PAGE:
And, you should try this threesome. This brownie topped with the chocolate glaze that’s in the photo and that was blogged yesterday. Then, savor the brownie and glaze with glass of Calvados, not the cheap stuff but a good $30+ bottle with age and character.
Or, on another track, you can pair the brownie with lots of ice cream flavors: vanilla, chocolate, coffee, … You can even make mix-ins shake by first making a milk shake, then adding some brownie chucks just at the end. You don’t want you blender to chop the brownie to smithereens, just into tiny chucks. Straws will not be useful here.
Black Pepper Brownies
Yield: 16 serious size dessert portions [32 small bites]
- 4 ounces unsweetened chocolate
- 6 ounces [1 ½ sticks] unsalted butter
- ⅛ teaspoon salt
- 1 teaspoon dry instant espresso or other powdered [not granular] instant coffee
- 1 teaspoon vanilla extract
- 1 ¼ cups dark or light brown sugar, firmly packed
- 3 eggs [large or extra-large]
- ¾ cup sifted all-purpose flour
- 4 ounces [generous 1 cup] walnuts or pecans, broken into large pieces
Adjust the oven rack one-third up from the bottom and preheat the oven to 375°F. Prepare 9-inch square cake pan as follows: Turn the pan upside down. Cut a 12-inch square of aluminum foil, center it over the inverted pan, and fold the sides and corners down. Removed the foil, turn the pan upright, and place the foil in the pan. In order not to tear the foil, use a folded towel or potholder to press the foil firmly into place in the pan. Brush with very soft or melted butter. Set the prepared pan aside.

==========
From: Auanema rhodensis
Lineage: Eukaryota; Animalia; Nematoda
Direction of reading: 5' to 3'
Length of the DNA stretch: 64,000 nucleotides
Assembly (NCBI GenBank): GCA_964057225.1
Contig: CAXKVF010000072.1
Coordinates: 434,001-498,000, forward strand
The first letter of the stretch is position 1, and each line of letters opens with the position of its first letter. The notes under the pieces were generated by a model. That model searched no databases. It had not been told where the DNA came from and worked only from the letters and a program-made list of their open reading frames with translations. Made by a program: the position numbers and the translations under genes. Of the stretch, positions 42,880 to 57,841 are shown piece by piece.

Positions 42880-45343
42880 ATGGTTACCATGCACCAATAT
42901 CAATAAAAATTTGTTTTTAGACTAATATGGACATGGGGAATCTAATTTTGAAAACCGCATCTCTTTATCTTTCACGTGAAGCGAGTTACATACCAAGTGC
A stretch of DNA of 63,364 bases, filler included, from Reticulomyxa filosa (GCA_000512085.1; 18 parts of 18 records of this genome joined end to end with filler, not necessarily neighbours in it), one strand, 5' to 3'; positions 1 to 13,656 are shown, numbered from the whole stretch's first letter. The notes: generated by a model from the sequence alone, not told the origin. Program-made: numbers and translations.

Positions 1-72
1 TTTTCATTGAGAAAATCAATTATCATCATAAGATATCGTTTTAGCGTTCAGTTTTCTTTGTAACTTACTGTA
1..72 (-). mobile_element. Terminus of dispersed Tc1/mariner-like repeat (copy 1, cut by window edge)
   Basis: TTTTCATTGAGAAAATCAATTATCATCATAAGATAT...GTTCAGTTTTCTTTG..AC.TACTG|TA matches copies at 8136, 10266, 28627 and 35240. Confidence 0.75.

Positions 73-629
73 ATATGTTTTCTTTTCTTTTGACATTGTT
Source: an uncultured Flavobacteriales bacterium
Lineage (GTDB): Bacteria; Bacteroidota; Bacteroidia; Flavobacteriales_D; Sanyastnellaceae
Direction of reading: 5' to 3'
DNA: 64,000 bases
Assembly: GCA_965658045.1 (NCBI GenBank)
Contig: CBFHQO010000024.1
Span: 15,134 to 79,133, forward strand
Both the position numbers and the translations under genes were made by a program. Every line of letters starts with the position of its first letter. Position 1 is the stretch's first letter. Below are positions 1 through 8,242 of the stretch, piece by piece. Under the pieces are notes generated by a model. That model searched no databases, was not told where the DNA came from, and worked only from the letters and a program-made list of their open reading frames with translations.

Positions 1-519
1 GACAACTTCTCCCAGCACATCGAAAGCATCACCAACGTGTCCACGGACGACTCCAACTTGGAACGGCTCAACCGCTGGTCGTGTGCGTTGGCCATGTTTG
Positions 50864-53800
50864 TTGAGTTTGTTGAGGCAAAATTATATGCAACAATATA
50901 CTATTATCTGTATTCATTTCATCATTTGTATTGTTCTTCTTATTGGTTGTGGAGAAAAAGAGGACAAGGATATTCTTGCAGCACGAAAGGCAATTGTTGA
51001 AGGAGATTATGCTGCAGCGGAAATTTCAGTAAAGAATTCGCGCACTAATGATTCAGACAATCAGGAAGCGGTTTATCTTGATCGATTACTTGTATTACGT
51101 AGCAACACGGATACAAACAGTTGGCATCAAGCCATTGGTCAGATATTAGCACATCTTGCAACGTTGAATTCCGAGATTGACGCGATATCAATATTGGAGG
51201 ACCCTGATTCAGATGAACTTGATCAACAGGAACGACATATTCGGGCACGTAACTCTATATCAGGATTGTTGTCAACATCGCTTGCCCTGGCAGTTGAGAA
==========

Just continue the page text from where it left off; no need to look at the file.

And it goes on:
Place the chocolate in the top of a small double boiler over hot water on moderate heat. Cover until partially melted, then uncover and stir until completely melted. Remove the top of the double boiler and set it aside, uncovered, to cool slightly.
In the large bowl of an electric mixer cream the butter. Add the salt, instant coffee, black pepper, vanilla, and then the sugar and beat until blended. Add the eggs one at a time, scraping the bowl with a rubber spatula and beating only until incorporated after each addition. On low speed, add the chocolate and then the flour, scraping the bowl with a rubber spatula and again beating only unit incorporated.
Removed the bowl from the mixer and stir in the nuts
Turn into the prepared pan and smooth the top.
Bake for 24 to 39 minutes; a flat toothpick inserted into the middle of the cake should come out barely moist—not wet but not completely dry. Begin to test before the time is up and do not overbake.
Cool the cake in the pan for 15 to 20 minutes. Then cover with a rack and invert the pan and the rack. Remove the pan and peel off the aluminum foil. Cover with another rack and invert again, leaving the cake right side up to cool.
Chill the cake before cutting. Place in the refrigerator or freezer until firm. When cutting, clean the knife blade with a damp cloth whenever/if some of the cake sticks to it.
Source: Maida Heatter’s Book of Great Chocolate Desserts by Maida Heatter